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EU targets more U.S. imports after U.S. metal tariff extension - Metro US

EU targets more U.S. imports after U.S. metal tariff extension

FILE PHOTO: European Union flags fly outside the European Commission headquarters in Brussels

BRUSSELS (Reuters) – The European Union has drawn up a list of U.S. imports including lighters and plastic fittings for furniture that it will hit with tariffs in retaliation for an extension of U.S. duties on incoming steel and aluminium.

U.S. President Donald Trump signed a proclamation in January to extend tariffs of 25% on steel and 10% on aluminium to derivative products, such as steel nails and aluminium cables, because imports of the latter had increased.

These tariffs, from which Argentina, Australia, Brazil, Canada, Mexico and South Korea were exempted, came into effect on Feb. 8.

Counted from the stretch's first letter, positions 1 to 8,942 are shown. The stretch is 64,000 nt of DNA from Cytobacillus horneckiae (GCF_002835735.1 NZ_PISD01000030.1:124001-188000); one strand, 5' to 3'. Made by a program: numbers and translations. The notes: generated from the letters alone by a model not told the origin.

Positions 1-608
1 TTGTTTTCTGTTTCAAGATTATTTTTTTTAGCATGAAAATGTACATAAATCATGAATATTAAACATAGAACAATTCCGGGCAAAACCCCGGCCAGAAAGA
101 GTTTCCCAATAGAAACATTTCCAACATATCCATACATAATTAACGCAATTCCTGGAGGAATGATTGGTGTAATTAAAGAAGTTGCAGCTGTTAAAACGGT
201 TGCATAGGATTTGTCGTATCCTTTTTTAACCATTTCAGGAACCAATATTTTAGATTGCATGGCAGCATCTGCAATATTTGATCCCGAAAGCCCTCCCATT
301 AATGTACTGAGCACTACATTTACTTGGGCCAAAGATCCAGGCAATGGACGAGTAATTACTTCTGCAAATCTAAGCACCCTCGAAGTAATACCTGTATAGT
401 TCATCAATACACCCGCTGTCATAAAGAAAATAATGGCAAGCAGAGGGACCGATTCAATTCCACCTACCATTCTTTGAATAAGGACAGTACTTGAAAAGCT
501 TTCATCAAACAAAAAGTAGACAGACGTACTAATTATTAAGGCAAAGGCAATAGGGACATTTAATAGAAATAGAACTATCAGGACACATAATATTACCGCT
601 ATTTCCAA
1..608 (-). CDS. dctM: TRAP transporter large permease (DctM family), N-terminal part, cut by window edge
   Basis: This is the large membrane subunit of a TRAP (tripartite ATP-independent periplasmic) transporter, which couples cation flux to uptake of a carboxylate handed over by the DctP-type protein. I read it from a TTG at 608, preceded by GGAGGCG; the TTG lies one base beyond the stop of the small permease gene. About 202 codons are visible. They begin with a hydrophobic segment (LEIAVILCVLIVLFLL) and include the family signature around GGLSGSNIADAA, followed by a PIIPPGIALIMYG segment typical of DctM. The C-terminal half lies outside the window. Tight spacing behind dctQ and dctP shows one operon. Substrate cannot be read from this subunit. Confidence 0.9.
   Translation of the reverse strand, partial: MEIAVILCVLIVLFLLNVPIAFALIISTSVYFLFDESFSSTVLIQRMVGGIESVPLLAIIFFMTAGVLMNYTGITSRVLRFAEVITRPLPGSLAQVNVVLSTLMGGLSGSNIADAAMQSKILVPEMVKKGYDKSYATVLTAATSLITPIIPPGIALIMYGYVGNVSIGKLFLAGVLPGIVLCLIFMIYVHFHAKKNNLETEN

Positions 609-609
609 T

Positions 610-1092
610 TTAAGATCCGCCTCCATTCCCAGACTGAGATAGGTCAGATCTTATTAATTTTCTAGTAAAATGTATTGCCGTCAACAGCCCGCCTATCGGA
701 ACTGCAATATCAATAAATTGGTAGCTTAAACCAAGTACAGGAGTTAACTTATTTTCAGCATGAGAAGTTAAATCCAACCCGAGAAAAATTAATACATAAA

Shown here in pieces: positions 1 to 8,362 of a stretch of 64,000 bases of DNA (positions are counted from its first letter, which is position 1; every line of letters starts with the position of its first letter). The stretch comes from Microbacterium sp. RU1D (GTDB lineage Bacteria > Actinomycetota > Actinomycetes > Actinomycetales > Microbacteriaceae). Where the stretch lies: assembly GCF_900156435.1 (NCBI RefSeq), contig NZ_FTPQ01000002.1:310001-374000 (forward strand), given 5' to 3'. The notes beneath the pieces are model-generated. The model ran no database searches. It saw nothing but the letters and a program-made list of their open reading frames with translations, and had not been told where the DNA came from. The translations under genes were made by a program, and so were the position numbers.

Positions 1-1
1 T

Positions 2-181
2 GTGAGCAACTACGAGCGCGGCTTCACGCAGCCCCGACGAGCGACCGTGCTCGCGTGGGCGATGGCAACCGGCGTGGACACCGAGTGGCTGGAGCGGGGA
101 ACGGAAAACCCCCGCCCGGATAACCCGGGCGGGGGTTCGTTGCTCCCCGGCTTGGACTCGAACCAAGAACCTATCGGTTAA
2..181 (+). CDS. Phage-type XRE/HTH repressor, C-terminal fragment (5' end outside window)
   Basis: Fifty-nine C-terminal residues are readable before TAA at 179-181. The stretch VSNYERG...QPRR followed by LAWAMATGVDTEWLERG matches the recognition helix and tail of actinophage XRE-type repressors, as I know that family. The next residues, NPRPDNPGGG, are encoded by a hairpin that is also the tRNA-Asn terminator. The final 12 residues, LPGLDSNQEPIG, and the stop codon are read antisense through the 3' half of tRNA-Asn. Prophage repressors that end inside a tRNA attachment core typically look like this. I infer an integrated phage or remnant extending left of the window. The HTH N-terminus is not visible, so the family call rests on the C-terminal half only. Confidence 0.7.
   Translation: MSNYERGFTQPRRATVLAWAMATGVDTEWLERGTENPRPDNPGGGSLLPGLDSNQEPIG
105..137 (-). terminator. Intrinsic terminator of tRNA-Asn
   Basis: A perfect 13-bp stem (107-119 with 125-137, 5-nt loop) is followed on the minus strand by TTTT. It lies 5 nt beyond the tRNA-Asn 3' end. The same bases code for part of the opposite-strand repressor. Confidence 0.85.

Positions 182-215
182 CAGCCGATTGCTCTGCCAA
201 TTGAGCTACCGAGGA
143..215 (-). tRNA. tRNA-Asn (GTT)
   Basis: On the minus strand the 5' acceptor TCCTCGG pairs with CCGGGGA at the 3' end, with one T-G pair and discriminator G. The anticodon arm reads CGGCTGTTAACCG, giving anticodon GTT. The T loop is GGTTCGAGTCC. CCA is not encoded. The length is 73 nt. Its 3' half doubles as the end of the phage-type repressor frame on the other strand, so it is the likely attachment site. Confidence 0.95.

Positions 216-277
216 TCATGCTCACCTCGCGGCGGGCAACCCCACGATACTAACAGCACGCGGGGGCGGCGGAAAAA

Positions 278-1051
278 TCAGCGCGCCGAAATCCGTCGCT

The EU is now proposing to put 20% duties on lighters and 7% on plastic fittings for furniture, as well as an additional 4.4% on playing cards in three years time. Playing cards are already subject to a 10% tariff.

The measures were designed to be proportionate and limited in scope, a Commission spokesperson said on Monday, adding the current crisis illustrated the importance of maintaining open trade and supply chains.

“In order to assist the recovery, we expect our partners to remove any unlawful duties in place, including those on steel and aluminium,” the spokesperson said.

The European Union will need to inform the World Trade Organization of its plans. The measures would then come into effect on May 8, giving a month to allow a possible negotiated solution.

EU countries and other nations, such as China and Japan, have been subject to U.S. metal tariffs based on national security since 2018.

For EU producers, that meant tariffs on an annual 6.4 billion euros ($6.9 billion) of exports, which led the bloc to impose its own tariffs on 2.8 billion euros of U.S. imports, including sweet corn, peanuts, bourbon, jeans and motor-bikes.

The extended U.S. measures affect a far smaller amount of about 40 million euros of EU exports.

(Reporting by Philip Blenkinsop; Editing by Catherine Evans)

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